Splitting is defined as an unconscious process by which positive and negative impulses and feelings that are too difficult to be held together spring apart and become projected onto different people. The clear split between good and bad relieves the anxiety of doubt in the toddler's world. "Daddy is bad; Mummy is nice."... "I love Mummy, I don't like Daddy".
Parents are the first targets for the projection of our polarized feelings and passions. Other relatives, playmates, pets, dolls, friends, neighbors, office colleagues, and so on follow. Their real selves can be obscured from and by the projector in different ways. The person might unload a revolting mess from the past onto the projection target. That sets the scene for destructive anger. Often, however, the luggage one cannot bear to owe and carry contains the best parts of oneself. Such denied aspects of ourselves become wonderful and precious ornaments, the beautiful clothes with which one dresses up others. Since it obscures the reality of the other, this idealizing projection leads to destruction too. The roots of both destructive anger and destructive idealization are in the mechanism of splitting.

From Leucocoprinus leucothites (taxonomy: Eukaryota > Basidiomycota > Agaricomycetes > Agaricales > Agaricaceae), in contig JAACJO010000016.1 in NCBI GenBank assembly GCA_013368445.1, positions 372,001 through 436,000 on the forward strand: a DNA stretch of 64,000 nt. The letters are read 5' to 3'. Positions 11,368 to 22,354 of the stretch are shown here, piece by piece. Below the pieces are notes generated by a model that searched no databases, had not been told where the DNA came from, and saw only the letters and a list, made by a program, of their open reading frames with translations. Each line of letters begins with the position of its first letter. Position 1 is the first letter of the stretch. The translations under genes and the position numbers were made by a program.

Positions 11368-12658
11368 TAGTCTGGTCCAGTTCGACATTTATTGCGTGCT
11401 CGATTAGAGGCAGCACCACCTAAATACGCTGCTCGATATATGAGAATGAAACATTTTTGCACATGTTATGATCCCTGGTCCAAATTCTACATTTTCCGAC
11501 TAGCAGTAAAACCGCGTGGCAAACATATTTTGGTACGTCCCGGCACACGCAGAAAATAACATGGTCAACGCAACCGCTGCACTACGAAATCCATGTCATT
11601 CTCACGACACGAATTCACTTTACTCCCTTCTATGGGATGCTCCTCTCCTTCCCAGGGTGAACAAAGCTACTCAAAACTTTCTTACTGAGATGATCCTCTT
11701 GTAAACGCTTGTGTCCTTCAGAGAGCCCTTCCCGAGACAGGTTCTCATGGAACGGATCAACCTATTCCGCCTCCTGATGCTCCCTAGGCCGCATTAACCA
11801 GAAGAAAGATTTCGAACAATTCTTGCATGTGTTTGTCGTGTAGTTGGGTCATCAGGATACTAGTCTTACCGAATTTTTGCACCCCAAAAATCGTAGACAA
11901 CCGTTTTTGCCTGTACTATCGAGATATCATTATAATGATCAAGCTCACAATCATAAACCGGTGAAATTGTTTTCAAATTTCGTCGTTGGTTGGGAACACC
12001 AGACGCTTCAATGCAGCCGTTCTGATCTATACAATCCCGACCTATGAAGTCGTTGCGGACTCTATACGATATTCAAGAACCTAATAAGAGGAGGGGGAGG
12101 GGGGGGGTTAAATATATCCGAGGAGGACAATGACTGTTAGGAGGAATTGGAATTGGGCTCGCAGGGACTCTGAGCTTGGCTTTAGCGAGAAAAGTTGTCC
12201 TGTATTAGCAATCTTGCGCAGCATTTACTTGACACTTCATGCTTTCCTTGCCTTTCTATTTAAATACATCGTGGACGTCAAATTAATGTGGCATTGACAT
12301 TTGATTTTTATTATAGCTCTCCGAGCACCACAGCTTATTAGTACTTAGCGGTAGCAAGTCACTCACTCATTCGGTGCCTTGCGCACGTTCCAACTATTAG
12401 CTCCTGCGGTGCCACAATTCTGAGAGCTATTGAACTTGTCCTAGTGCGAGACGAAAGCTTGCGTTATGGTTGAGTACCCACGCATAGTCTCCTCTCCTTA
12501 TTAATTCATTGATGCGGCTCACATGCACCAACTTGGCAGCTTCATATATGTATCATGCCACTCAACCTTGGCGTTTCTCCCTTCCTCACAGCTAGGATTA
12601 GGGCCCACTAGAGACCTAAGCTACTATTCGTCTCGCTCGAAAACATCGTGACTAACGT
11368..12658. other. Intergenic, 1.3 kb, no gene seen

The phraseology of Klein (1955, 143) comes useful here: at the initial, unintegrated stage of psychic development "splitting is at its height and persecutory anxiety predominates". Klein explains the splitting of the object into a "good" and a "bad" object as the earliest, most primitive kind of defense against anxiety, especially in the paranoid-schizoid position, in the first three or four months of life, when it affects the perception of part-objects.
See also DEFENCE MECHANISM, DEFENSIVE EXCLUSION, DESTRUCTIVE ANGER, DESTRUCTIVE IDEALIZATION, EARLY DAMAGE